The Scotist has re-emerged (presumably following the end of the semester…) with some posts, notably one circling back to a previous post on Communion Without Baptism (CWOB). Here he mentions some and engages other issues that I’ve taken with his position but, in effect, states that his argument still stands. So—here are a few thoughts back at him.
I’ll start with his earlier post first.
Regarding section I
Citing some words by Christopher he begins by questioning the necessity of Baptism:
Someone might say, quite correctly it seems to me,
it is by the Font that we are visibly, explicitly, personally made and recognized as members of Christ’s Body,
and that truth concerns what God has ordained; being part of Christ’s body requires being baptized with water. But God is also quite free to include whomever he pleases in the Church without using Baptism as a means. To deny this would be to deny that God could have done otherwise than institute the sacrament of Baptism as a condition for membership in the Church; to accept this is to admit God may operate by his absolute power to attain ends by means apart from those he has revealed to us as means. I am not sure God is obliged to divulge all his means to us.
I would agree with the Scotist that God is not constrained by Baptism—he may bestow his grace upon those as he wills through whatever means he wishes. But the Scotist makes two errors here. First, he has elided the operation of two different channels: there are ordinary channels of grace that God has instituted in the Scriptures and in the life of the Church, then there are the extraordinary channels which God is free to use as he wills.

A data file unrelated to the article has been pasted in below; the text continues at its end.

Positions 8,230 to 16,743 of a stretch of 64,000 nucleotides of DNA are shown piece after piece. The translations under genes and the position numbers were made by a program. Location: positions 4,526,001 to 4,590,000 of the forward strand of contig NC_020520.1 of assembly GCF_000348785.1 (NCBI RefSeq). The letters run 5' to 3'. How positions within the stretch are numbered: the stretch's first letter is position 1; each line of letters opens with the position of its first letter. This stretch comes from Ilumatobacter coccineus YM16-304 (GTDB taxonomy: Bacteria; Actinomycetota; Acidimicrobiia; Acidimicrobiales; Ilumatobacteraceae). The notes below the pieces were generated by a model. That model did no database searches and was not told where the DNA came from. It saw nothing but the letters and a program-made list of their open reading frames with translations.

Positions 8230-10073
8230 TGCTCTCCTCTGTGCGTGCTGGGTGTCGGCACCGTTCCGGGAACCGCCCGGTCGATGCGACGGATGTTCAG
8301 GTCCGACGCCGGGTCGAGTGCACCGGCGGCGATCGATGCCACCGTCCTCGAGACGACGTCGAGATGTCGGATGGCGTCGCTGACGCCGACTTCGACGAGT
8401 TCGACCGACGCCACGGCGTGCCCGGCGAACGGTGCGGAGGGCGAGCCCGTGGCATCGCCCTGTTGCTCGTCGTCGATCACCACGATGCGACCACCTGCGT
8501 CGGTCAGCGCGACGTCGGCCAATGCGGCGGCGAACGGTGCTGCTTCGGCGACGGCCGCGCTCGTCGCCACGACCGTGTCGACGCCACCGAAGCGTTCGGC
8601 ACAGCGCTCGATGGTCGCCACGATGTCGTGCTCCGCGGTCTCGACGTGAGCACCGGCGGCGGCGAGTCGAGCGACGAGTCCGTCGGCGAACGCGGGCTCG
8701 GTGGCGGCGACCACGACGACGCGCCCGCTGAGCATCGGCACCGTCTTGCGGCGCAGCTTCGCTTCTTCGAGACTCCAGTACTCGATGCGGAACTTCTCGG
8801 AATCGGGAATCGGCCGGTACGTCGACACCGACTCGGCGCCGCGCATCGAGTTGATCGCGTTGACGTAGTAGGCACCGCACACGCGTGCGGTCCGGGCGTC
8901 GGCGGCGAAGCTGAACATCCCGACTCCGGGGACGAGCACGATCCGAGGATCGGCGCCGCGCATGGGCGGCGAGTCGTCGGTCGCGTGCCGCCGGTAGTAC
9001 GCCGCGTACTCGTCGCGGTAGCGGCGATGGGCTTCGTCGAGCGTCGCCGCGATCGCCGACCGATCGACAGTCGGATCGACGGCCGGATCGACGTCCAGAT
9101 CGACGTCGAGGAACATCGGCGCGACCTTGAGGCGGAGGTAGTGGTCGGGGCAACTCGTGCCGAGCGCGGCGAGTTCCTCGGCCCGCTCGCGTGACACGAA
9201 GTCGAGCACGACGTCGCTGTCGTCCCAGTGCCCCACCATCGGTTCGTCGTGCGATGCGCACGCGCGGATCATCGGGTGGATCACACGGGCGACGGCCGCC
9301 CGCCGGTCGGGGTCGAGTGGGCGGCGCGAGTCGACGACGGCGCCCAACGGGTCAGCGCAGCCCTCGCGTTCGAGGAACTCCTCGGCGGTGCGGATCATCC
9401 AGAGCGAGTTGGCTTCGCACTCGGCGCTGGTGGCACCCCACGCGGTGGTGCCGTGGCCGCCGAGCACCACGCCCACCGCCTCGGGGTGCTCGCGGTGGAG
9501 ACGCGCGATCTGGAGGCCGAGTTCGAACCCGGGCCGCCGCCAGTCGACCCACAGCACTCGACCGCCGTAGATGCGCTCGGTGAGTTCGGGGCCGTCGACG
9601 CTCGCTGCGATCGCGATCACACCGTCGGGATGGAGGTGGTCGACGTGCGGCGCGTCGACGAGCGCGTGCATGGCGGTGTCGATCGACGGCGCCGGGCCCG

The ordinary channels are most clearly presented to us in the Great Commission: “Go therefore and make disciples of all nations, baptizing them in the name of the Father and of the Son and of the Holy Spirit, teaching them to observe all that I have commanded you; and lo, I am with you always, to the close of the age” (Matt 28:19-20). We have been given a mandate to use the channels of Baptism as the means by which individuals are joined to the Church and given grace and the Holy Spirit. To recognize that extraordinary channels exist in no ways denies or invalidates the ordinary channels which the Scotist seems to be suggesting.
Rather, the question should be framed thusly: when it appears that God’s extraordinary grace has led someone to the confession of Christ and to the door of the church and perhaps even to the altar apart from Baptism, should the ordinary means be used or dispensed with? My response, of course, is that the ordinary means (which are the clearest and most express revelation on the matter) are to be followed.
The second error, it seems to me, is that the Scotist speaks rather blithely about the gift of God’s grace incorporating a person into the Church. And here we’ve got a problem. It’s one thing to say that God has acted upon a person to move them or even sanctify them apart from the usual means of grace; it is another to refer to inclusion into the Church. The reception of grace and inclusion into the Church are two different things. For one, the Church is, among other things, a visible institution having a specific incarnate existence where individuals gather locally to express the eschatological and sacramental reality of the Body of Christ. The confusion of these two things opens the door for much confusion later.